“Before testifying, I remember walking into the restroom and staring at myself in the mirror feeling a bottomless pit of self-doubt in my stomach. Questions like, ‘I am just a student. How are they ever going to take me seriously?’ and ‘How do I get a room of predominantly male politicians to care about this issue?’ spun in my head. That was the very moment where I began to look outwards and realized that my very being there is setting an example to other students who were sitting behind and watching me. After giving myself a brief pep talk into the mirror, I realized that all that mattered to me was showing the students seated behind me in the House Ways and Means Committee that their voices do matter and the power of their advocacy,” she says.

As the National Campaign Co-Director for PERIOD, the largest youth-run women’s nonprofit in the world, she strives to provide menstrual products and support to all, especially those who are underserved. Anusha initially created the PERIOD chapter at Ohio State University after researching the tampon tax. She found it to be a bit of a struggle with her school’s administration at first.

“We received all types of pushback, whether it be from our school’s administration telling us that they do not have the funds available to budget for menstrual products, although they have the funds for toilet paper, or nasty comments left under our school newspaper (which featured us) claiming that we are not standing up for ‘real’ issues,” she remembers. “The more we worked with larger institutions demanding policy change, the more we realized that the majority of pushback was rooted in the lack of awareness resulting from the stigma surrounding this issue.”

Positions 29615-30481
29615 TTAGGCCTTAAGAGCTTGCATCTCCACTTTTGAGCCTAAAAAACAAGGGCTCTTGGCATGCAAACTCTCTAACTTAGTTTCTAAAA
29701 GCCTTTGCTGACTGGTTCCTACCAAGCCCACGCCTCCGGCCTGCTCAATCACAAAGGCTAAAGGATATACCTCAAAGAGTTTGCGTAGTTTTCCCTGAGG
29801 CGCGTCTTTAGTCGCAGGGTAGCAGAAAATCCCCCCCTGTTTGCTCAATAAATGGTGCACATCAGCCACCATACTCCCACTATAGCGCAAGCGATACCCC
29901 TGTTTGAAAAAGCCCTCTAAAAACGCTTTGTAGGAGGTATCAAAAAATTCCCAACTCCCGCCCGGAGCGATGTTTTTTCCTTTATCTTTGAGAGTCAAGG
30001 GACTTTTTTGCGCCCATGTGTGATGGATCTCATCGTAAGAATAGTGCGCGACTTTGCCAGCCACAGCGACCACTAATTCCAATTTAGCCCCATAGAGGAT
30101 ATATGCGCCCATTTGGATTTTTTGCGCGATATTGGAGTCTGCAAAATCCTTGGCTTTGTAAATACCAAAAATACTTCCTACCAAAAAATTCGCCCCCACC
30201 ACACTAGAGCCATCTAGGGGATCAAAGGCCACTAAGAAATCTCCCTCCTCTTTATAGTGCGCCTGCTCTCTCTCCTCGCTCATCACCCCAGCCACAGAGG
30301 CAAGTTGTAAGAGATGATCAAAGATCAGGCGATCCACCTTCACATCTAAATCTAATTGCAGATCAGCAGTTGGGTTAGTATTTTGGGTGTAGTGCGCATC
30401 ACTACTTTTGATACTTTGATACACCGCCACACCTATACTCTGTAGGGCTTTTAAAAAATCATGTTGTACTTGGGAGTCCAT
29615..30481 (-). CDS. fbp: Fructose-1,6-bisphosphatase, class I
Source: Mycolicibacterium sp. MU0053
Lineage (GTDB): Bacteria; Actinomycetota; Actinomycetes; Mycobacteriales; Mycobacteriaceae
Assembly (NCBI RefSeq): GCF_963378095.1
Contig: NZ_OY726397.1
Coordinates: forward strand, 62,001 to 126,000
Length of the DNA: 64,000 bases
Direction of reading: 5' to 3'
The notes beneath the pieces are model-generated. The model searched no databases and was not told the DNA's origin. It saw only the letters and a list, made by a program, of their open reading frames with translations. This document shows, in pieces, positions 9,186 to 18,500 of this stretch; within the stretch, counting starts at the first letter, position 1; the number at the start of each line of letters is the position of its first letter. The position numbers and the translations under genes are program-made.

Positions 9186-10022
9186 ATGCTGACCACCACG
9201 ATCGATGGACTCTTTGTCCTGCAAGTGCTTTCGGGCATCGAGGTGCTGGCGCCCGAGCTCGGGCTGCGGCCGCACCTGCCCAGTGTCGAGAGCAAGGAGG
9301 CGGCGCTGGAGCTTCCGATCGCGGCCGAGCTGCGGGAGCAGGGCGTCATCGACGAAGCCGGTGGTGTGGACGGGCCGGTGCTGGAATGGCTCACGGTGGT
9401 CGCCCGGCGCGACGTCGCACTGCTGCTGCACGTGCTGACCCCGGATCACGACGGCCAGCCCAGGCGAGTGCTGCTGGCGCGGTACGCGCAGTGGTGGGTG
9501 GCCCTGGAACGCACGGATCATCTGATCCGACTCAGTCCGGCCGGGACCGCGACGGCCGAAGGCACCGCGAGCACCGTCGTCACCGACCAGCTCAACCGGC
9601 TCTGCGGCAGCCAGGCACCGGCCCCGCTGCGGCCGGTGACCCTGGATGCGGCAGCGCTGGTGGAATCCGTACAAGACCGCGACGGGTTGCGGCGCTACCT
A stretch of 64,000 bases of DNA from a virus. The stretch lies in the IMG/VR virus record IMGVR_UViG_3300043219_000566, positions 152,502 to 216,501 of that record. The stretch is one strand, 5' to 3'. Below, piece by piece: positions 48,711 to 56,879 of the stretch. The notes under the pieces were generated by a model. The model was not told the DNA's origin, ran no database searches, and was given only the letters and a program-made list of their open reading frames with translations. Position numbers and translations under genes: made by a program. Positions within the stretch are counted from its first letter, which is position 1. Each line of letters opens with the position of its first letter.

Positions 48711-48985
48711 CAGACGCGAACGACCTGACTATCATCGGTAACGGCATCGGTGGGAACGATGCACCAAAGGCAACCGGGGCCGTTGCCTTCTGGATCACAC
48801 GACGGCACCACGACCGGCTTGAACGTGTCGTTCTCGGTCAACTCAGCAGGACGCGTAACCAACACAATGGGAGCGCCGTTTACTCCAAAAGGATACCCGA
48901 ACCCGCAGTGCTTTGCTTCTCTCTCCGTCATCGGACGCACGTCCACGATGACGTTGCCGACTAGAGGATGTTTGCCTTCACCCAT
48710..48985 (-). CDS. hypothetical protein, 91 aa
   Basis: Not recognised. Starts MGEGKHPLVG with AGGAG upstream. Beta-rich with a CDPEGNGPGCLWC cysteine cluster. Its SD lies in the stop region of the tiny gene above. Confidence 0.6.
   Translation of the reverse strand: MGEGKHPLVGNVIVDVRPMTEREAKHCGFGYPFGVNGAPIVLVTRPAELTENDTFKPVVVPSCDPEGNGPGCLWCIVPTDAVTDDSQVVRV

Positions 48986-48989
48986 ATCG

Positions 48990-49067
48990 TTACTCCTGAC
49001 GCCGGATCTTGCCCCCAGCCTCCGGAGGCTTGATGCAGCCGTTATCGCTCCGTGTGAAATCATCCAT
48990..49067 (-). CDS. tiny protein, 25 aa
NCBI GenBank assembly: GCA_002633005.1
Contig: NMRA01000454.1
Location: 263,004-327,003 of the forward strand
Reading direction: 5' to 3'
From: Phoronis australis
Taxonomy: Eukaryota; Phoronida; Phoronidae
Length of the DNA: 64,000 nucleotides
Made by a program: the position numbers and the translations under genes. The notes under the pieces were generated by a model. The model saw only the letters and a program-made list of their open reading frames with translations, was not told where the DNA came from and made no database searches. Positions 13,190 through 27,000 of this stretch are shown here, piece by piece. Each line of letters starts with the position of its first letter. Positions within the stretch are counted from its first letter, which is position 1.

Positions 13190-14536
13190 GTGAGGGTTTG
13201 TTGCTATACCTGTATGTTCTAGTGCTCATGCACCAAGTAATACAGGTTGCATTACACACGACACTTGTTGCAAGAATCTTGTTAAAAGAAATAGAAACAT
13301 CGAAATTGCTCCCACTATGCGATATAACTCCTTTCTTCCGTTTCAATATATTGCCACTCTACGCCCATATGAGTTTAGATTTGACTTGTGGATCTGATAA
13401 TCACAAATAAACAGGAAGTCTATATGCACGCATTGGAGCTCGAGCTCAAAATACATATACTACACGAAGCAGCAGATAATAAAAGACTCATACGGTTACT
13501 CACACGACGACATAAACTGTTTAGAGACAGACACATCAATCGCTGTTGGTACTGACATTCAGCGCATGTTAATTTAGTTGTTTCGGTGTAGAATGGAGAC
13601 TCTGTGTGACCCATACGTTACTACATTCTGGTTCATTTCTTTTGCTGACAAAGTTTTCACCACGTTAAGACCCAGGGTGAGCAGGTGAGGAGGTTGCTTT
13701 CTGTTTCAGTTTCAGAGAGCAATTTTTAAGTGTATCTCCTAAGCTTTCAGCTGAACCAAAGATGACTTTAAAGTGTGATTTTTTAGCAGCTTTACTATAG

From that realization, Anusha and her counterparts decided that it was necessary to educate people that menstrual products are not merely “personal items,” but crucial necessities that are vital to female students, and everyone who menstruates. Without them, education–even going to class–is impossible.

“We worked with Ohio State University to stock free menstrual products in over 150 academic buildings with a pilot program, which recently started as well!” she says. “My experiences working on the local level has enabled me to work as the Policy Coordinator at the National Level for PERIOD Non-profit and help so many other students across the country challenge their school’s administrations and partner with their state representatives for systemic policy change. Our success has drawn upon incredible support systems and believers in the movement.”

Anusha and PERIOD have chosen to push for October 19th to be declared National Period Day. It has two main rallying points of action. One: to provide provisions for free menstrual hygiene products in all schools, shelters and prisons across the country. Two: to eliminate tampon taxes in the remaining 35 states that still have them.

“October 19th is the day we hope to bring global attention to the issue of period poverty and make menstruation a much more global and mainstream issue. To get involved with the rally closest to you, be sure to check out Our goal is to hold rallies in all 50 states across the country in hopes of elevating the issue of period poverty,” Anusha says.

And what advice does this menstrual mercenary and brilliant mind have for young women who feel passionate about issues beyond their social circle?

“You are going to meet people who will make you feel inadequate and inexperienced, but I can assure you that your voice matters. Never underestimate the power of your voice.”